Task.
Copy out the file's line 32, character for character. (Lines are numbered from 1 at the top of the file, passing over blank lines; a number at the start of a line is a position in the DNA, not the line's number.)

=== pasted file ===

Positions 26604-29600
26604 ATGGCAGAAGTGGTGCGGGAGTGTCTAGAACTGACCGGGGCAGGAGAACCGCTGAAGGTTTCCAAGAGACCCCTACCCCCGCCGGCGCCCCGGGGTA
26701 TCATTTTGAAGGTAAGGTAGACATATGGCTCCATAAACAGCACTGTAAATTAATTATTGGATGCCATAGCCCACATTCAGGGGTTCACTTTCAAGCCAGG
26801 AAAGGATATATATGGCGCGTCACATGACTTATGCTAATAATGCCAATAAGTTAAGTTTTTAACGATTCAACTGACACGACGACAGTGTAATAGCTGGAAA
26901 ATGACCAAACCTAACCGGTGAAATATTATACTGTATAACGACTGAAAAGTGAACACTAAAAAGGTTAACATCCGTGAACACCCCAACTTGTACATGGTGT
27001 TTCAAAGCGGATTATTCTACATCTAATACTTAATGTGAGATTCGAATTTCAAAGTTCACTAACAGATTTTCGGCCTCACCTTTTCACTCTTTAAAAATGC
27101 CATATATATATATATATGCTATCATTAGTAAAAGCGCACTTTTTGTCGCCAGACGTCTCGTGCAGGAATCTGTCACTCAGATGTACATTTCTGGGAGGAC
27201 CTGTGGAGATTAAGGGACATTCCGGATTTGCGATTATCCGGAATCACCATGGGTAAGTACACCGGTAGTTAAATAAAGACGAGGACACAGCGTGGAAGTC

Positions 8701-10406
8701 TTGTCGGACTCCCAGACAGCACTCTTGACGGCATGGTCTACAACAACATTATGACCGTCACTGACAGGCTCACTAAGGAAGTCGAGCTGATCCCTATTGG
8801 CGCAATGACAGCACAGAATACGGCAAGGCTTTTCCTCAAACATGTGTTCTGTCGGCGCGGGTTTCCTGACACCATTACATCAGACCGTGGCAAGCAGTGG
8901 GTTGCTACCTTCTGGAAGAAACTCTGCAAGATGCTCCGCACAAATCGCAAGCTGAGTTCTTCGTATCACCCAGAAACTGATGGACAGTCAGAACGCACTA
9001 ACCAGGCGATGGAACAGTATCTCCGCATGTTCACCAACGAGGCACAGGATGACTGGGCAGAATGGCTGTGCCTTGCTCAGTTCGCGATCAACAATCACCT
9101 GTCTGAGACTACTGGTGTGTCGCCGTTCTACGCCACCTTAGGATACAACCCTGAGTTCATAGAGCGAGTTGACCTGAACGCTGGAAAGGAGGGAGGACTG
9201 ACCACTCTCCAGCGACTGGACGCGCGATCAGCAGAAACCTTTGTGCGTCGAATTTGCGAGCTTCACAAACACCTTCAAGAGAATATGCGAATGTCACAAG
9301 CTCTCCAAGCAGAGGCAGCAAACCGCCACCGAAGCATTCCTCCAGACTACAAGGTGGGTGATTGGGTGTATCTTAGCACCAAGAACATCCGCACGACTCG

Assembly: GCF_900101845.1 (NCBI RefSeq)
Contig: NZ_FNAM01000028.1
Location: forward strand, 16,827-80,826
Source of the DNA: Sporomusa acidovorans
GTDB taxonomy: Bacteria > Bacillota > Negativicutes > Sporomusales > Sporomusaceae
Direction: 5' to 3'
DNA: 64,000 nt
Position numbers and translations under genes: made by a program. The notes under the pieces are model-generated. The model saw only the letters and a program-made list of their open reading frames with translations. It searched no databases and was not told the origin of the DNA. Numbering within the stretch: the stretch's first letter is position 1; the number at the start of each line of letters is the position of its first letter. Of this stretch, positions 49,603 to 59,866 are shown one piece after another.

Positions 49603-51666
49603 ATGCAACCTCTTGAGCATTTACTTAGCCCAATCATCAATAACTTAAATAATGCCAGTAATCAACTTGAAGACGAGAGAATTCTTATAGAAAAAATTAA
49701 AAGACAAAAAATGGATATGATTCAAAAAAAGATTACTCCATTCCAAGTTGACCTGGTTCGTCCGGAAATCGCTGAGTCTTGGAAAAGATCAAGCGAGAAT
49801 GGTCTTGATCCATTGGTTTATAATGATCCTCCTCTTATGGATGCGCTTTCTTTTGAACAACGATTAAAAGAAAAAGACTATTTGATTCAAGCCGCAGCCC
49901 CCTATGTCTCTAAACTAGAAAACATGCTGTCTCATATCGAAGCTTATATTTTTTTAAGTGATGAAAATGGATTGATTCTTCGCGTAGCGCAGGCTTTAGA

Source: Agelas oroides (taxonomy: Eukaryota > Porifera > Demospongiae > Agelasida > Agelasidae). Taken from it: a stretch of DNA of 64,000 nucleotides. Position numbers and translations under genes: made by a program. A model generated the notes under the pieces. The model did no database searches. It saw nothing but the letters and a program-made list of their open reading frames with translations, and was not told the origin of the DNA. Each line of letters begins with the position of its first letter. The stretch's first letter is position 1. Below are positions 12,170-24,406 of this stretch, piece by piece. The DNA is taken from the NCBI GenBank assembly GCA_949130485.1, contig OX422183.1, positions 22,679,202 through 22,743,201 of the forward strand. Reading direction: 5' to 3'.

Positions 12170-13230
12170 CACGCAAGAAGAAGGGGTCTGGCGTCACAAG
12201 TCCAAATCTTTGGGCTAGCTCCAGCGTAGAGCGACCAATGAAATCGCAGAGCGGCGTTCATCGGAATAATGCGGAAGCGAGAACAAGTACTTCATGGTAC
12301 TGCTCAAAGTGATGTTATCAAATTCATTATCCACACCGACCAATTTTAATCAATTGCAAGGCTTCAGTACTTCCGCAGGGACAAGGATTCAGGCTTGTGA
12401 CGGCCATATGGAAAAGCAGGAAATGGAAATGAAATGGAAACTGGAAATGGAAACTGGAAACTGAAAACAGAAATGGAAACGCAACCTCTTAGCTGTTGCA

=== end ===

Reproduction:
12170 CACGCAAGAAGAAGGGGTCTGGCGTCACAAG